The Greene-Lobb proof has two aspects that may also resonate in complexity:

• Blow Up the Objects.

The article in Quanta has great diagrams illustrating how the set of pairs of points on the curve corresponds to a Möbius strip in a related space. Cole Hugelmeyer, a graduate student at Princeton, proved last year how to get rectangles covering at least one-third of possible values ${r \in (0,1]}$ by embedding the Möbius strips in a four-dimensional space. Intersections between a strip and a rotated copy yield rectangles on the original Jordan curve.

That led Greene and Lobb to consider larger objects with properties like pairs of Möbius strips in the larger space. The Klein bottle is the natural next thing to consider and led to a feature of their proof that made the desired conclusion pop out:

• Identify and Rule Out Obstructions.

The clever point pivots on the fact that a Klein bottle cannot be smoothly embedded into the complex plane ${\mathbb{C}^2}$ as a Lagrangian submanifold. The proof shows that for any prescribed aspect ratio ${r}$ one can construct a mapping that almost succeeds in embedding such a Klein bottle. The fact that it must fail means that the image must yield a point of intersection witnessing the failure. The presence of this point then yields the construction of four other points on the Jordan curve that form the vertices of the needed rectangle.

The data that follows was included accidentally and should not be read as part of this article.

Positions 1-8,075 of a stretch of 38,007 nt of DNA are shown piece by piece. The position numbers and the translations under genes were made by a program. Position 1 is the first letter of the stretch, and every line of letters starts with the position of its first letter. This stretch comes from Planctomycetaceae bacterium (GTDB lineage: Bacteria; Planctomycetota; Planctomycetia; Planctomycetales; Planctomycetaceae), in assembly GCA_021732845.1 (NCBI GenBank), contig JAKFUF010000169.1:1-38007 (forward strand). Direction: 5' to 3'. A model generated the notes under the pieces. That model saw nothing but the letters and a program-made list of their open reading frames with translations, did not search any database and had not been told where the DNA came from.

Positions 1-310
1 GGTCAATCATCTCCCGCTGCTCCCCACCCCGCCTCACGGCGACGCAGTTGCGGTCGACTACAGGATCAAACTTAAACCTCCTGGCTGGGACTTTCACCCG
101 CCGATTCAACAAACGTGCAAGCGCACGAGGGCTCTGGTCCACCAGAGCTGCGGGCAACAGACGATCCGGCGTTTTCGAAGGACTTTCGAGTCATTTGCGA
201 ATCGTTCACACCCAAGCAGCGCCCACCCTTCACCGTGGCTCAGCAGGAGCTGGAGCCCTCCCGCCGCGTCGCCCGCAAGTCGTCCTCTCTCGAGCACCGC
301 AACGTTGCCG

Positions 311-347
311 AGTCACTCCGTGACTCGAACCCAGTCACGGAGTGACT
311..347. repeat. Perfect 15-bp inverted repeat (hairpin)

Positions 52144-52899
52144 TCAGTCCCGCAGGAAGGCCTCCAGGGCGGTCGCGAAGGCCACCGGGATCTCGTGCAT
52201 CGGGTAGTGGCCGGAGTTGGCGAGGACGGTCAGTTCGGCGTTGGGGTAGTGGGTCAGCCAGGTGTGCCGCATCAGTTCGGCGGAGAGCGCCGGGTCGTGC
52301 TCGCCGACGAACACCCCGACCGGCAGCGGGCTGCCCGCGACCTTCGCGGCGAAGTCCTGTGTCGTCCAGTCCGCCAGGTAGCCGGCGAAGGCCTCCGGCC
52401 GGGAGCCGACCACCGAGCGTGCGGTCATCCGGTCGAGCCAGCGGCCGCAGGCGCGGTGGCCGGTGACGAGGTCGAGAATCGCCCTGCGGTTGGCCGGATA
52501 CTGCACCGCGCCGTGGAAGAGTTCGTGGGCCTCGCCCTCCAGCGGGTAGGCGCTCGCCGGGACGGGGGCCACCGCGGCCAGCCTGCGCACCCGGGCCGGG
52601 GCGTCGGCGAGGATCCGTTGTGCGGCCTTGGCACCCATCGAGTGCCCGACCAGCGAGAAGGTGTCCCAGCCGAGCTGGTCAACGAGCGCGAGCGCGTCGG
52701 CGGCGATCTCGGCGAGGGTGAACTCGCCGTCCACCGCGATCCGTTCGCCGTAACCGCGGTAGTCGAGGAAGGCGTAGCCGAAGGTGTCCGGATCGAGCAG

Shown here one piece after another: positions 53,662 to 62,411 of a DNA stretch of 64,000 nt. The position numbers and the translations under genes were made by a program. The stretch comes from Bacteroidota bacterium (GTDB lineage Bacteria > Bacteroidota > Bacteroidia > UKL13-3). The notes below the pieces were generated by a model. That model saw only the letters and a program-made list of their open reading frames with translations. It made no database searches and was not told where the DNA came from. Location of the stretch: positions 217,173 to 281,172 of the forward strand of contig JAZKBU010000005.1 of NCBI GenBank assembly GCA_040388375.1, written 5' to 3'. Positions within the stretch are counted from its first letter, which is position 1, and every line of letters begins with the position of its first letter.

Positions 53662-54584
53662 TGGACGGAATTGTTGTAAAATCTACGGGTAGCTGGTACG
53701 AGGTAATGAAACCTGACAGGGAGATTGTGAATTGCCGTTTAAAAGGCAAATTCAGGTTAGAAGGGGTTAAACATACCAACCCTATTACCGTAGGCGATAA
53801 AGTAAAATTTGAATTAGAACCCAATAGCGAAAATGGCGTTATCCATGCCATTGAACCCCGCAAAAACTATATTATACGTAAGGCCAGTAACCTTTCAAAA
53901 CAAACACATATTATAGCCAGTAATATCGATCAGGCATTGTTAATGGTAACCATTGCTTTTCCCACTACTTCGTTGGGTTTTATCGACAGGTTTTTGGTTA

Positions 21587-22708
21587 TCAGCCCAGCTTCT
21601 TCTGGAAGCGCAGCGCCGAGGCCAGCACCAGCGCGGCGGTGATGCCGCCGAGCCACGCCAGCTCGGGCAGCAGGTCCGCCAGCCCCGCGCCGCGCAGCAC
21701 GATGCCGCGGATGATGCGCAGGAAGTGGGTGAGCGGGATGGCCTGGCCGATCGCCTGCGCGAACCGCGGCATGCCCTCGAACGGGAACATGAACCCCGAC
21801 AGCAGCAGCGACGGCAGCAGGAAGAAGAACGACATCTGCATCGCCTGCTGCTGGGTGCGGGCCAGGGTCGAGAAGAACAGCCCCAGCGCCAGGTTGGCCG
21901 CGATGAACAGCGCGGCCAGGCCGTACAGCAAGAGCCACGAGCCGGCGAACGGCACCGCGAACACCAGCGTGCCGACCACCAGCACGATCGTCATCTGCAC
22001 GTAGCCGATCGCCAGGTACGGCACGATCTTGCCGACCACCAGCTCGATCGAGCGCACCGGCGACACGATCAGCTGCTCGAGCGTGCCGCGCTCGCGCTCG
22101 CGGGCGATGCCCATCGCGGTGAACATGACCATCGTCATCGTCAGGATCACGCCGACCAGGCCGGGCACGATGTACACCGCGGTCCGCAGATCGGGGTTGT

We have briefly mentioned how the concept of obstructions is integral to the Geometric Complexity Theory attack on ${\mathsf{P < NP}}$. Closer to home, however, is how László Babai's graph isomorphism algorithm and proof works by identifying a subclass of graphs called Johnson graphs as obstructions to a simpler algorithm, as we highlighted here.

## Open Problems

Can you find more lessons from the new advance on the Toeplitz problem? Dick and I have considered ideas of blowing up from languages to pairs of languages (and making reductions between problems the fundamental units of analysis) but this has not gone beyond dreamwork.